The Center for Internet and Society at Stanford Law School is a leader in the study of the law and policy around the Internet and other emerging technologies.
Whether and when communications platforms like Google, Twitter and Facebook are liable for their users’ online activities is one of the key factors that affects innovation and free speech. Most creative expression today takes place over communications networks owned by private companies. Governments around the world increasingly press intermediaries to block their users’ undesirable online content in order to suppress dissent, hate speech, privacy violations and the like. One form of pressure is to make communications intermediaries legally responsible for what their users do and say. Liability regimes that put platform companies at legal risk for users’ online activity are a form of censorship-by-proxy, and thereby imperil both free expression and innovation, even as governments seek to resolve very real policy problems.
In the United States, the core doctrines of section 230 of the Communications Decency Act and section 512 of the Digital Millennium Copyright Act have allowed these online intermediary platforms user generated content to flourish. But, immunities and safe harbors for intermediaries are under threat in the U.S. and globally as governments seek to deputize intermediaries to assist in law enforcement.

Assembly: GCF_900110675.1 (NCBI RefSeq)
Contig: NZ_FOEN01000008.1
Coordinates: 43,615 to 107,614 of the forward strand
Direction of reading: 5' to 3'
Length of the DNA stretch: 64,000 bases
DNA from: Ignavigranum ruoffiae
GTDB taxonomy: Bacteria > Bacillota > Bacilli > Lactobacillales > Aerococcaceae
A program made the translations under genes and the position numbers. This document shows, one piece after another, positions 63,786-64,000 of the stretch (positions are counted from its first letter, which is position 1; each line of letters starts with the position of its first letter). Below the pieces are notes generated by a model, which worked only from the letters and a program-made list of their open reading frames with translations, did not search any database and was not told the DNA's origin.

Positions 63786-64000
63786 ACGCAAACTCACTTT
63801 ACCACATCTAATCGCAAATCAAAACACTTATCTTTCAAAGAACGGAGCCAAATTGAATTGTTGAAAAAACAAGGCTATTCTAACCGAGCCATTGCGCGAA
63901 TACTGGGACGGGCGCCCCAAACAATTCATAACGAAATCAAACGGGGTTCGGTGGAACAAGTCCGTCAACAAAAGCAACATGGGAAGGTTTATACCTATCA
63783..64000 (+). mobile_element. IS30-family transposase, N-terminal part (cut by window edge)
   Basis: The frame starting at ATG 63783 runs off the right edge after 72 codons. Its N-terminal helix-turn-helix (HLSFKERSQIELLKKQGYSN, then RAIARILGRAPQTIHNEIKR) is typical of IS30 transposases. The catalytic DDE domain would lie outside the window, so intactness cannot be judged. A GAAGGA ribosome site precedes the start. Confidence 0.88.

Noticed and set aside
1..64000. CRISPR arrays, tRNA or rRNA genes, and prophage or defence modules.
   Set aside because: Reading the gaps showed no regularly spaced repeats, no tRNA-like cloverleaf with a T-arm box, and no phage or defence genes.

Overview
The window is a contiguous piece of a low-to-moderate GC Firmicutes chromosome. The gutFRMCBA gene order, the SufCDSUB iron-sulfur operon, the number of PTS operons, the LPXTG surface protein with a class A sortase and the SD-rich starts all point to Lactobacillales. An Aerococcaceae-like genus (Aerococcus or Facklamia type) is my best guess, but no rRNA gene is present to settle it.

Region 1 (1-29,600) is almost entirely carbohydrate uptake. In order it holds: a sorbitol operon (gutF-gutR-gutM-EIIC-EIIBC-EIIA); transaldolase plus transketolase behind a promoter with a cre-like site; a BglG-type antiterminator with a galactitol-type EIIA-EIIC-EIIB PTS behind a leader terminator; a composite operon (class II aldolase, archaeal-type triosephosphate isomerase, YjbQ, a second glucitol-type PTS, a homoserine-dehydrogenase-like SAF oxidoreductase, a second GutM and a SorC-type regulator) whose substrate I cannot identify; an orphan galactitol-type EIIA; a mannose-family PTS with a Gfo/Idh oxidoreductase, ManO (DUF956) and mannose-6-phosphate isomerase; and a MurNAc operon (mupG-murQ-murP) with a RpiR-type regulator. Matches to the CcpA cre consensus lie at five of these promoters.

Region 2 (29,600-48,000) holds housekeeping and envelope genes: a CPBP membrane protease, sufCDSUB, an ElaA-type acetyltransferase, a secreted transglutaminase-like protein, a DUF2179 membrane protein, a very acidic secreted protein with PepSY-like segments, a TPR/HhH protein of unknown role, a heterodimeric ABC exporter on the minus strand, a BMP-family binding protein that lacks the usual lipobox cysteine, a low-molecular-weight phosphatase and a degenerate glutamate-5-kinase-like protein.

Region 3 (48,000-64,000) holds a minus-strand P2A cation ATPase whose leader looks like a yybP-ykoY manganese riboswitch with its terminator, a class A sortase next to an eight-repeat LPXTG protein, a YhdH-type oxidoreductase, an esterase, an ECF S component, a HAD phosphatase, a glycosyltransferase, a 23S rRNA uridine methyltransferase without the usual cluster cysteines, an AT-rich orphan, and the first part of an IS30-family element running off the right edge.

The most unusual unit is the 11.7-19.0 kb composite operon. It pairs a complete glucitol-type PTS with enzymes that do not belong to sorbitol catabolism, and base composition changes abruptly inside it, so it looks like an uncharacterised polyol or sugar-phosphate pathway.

To contribute to this important policy debate, CIS studies international approaches to intermediary obligations concerning users’ copyright infringement, defamation, hate speech or other vicarious liabilities, immunities, or safe harbors; publishes a repository of information on international liability regimes and works with global platforms and free expression groups to advocate for policies that will protect innovation, freedom of expression, privacy and other user rights.
Read more about Urban Guerrilla & Piracy Surveillance: Accidental Casualties in Fighting Piracy in P2P Networks in EuropeCopyright law is facing its biggest challenge yet as it copes with technological development and an increasingly global information market. The advent of peer-to-peer networks has multiplied the threat to the peaceful enjoyment of copyrights and made any user a potential infringer. Nonetheless, copyright holders, in targeting those users, have greatly impinged on the users' fundamental rights, in particular the right to privacy.
The idea of the Library of Alexandria has powerfully expanded over the centuries, embodying the dream of universal wisdom and knowledge centralized in one single place. Digitization projects, such as the Google books project, are reviving the hope that this dream may come true. Moreover, the ubiquity of the networked environment promises to open access to this uber-library to everybody with an Internet connection. Today the entire collection of human knowledge may be only one click away. Read more about Google Books Rejected: Taking the Orphans to the Digital Public Library of Alexandria